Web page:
Home Green Design Fiberon Wildwood Composite Cladding Earns Two Awards

Fiberon Wildwood Composite Cladding Earns Two Awards

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MAUMEE, OHIO—Testament to the company’s innovation in wood-alternative siding, Fiberon Wildwood composite cladding has earned two prestigious awards: a Good Design Award from The Chicago Athenaeum Museum of Architecture and Design, and a Product Innovation Award from Architectural Products magazine.

“These awards validate the commitment we have made to producing beautiful, high-performance building products that are sustainable and kind to the environment,” said Kate Haws, Director of Brand Marketing for Fiberon.

The Good Design Awards program honors “both products and industry leaders in design and manufacturing that have chartered new directions for innovation and pushed the envelope for competitive products in the world marketplace.”

Similarly, the Product Innovation Awards recognize “the products, systems and materials helping architects achieve new designs and challenge the status quo.”

Wildwood composite cladding is made from 94 percent mixed recycled plastic and wood fiber content destined for landfills and incinerators. Using as many as 2,000 plastic bags in a single Wildwood board, Fiberon annually repurposes an average of 100 million pounds of recycled plastic into wood-plastic composite products.

‘Highly Rated on the Sustainability Scale’

“The emphasis on creating a product from recycled plastic bags makes this product highly rated on the sustainability scale,” wrote one of the judges for the Product Innovation Awards.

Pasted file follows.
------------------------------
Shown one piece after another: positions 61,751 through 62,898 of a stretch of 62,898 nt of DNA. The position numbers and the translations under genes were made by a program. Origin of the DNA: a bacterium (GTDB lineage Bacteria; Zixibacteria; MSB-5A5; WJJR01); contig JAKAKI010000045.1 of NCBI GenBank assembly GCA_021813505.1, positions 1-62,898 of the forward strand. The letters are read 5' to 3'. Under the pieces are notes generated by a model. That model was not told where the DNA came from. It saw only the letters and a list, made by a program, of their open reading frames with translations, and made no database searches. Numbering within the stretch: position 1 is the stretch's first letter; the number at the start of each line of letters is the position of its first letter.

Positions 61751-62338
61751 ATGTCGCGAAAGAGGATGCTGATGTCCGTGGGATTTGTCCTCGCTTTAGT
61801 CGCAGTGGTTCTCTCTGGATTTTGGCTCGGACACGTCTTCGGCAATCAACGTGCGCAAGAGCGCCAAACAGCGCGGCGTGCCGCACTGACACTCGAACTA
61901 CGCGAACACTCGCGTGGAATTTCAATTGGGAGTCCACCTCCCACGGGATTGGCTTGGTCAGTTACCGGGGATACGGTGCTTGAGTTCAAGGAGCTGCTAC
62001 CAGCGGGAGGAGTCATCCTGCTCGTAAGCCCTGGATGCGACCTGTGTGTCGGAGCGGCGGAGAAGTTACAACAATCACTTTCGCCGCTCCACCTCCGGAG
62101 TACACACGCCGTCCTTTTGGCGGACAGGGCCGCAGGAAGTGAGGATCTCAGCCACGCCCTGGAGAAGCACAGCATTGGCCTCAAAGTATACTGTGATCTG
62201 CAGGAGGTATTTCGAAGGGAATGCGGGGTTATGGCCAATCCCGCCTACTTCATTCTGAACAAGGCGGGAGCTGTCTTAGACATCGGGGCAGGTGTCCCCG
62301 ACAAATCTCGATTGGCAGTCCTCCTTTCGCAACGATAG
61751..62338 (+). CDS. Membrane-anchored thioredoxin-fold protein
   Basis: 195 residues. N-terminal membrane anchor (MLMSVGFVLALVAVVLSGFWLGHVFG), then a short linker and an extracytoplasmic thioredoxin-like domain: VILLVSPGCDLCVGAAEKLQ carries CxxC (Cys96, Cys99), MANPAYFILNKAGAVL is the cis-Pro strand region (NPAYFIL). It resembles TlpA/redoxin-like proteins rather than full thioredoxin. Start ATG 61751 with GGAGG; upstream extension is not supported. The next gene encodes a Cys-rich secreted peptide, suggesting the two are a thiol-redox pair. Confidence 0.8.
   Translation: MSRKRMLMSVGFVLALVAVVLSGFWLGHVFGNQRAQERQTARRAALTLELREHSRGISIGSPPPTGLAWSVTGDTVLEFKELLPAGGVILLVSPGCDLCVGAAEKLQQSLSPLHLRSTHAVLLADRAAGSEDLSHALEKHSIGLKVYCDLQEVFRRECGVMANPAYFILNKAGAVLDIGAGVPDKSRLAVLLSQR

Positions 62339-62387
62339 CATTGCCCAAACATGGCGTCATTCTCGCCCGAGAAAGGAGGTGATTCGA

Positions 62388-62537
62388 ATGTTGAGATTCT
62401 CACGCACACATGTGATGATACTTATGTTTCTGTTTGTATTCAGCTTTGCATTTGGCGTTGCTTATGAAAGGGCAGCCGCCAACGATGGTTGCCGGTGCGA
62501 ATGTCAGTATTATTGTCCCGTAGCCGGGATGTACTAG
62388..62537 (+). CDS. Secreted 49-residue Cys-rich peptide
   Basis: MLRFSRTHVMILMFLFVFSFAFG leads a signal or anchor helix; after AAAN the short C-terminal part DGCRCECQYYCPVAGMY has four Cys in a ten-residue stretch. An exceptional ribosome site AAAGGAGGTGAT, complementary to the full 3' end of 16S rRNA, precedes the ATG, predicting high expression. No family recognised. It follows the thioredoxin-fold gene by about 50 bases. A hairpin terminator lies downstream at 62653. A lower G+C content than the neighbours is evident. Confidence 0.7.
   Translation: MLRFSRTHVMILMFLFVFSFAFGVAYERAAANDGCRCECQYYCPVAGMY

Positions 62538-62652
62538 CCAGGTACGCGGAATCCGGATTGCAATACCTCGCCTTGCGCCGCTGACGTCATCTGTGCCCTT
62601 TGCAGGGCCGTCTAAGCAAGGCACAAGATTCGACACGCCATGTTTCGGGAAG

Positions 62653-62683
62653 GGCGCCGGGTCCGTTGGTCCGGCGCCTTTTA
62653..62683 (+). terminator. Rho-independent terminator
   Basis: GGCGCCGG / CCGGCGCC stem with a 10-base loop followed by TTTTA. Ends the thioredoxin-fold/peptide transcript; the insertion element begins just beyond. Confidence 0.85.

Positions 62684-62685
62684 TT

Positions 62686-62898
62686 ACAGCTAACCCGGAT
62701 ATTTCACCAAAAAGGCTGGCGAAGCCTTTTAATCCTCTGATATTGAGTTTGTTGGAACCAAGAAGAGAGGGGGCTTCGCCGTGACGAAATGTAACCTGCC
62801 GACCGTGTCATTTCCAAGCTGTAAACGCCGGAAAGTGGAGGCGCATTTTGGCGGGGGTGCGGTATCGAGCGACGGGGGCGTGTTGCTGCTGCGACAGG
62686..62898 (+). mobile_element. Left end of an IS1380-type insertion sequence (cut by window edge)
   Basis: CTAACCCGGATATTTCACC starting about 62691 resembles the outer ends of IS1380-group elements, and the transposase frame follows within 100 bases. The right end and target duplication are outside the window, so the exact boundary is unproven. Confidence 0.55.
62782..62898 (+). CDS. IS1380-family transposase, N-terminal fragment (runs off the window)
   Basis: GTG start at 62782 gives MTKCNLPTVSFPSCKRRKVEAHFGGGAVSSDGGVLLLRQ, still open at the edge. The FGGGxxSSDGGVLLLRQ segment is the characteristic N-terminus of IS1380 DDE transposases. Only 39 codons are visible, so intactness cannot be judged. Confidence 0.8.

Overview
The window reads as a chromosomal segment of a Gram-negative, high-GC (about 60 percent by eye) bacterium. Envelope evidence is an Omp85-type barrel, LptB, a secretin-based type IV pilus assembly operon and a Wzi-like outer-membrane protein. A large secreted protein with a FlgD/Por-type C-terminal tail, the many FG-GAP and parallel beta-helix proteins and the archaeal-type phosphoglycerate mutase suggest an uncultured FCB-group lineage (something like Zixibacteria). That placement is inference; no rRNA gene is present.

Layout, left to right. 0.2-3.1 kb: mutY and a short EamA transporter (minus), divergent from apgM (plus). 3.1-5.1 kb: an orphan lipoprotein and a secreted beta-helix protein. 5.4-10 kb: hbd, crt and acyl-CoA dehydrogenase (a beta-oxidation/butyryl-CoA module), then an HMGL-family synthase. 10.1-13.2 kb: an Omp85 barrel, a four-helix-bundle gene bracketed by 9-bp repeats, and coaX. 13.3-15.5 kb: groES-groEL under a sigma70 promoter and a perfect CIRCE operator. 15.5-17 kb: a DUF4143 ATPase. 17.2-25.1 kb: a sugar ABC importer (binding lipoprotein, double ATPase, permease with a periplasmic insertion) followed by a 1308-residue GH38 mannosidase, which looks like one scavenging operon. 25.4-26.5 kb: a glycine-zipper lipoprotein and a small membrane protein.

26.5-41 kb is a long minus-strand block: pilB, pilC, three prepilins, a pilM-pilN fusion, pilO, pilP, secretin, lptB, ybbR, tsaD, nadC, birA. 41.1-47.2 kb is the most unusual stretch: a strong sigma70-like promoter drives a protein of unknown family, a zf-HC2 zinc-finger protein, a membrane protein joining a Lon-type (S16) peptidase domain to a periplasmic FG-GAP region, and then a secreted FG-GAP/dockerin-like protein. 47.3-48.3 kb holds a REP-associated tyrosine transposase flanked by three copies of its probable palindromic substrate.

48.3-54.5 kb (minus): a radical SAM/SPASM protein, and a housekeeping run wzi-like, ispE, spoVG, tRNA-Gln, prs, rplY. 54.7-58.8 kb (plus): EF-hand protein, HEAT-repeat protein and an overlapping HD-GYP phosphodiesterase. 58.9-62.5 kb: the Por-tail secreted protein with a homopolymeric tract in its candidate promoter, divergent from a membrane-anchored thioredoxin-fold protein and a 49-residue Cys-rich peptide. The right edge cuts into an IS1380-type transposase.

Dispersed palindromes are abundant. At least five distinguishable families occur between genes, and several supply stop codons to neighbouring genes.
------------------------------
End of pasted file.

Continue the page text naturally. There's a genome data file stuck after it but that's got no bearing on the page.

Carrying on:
If not recycled, those plastic bags would likely end up in landfills or the ocean, where they could remain for up to 1,000 years. But it’s this same resistance to decomposing that helps make Wildwood last such a long time. Backed by a 50-year warranty, Wildwood features a durable composite core that ensures exceptional resistance to rotting, cracking, insects, and decay.

“Creating quality, sustainable products is at the core of what Fiberon does. We are consistently looking for ways to be better stewards of the environment, and that starts with creating products that are built to stand the test of time,” Haws said. “After all, if a product made from recycled materials doesn’t last a lifetime, how sustainable is it, really?”

Wildwood is available in two nature-inspired collections that feature rich colors, realistic textures and the organic warmth and beauty of real wood. It is available in a variety of board lengths and widths for added design flexibility.

Wildwood cuts and installs similarly to real wood without the hassle and does not require the same staining and painting maintenance that wood requires—making it ideal for architects who want a long-lasting, maintenance-free, sustainable alternative to traditional wood cladding.

For more information on Wildwood composite cladding, visit fiberoncladding.com.

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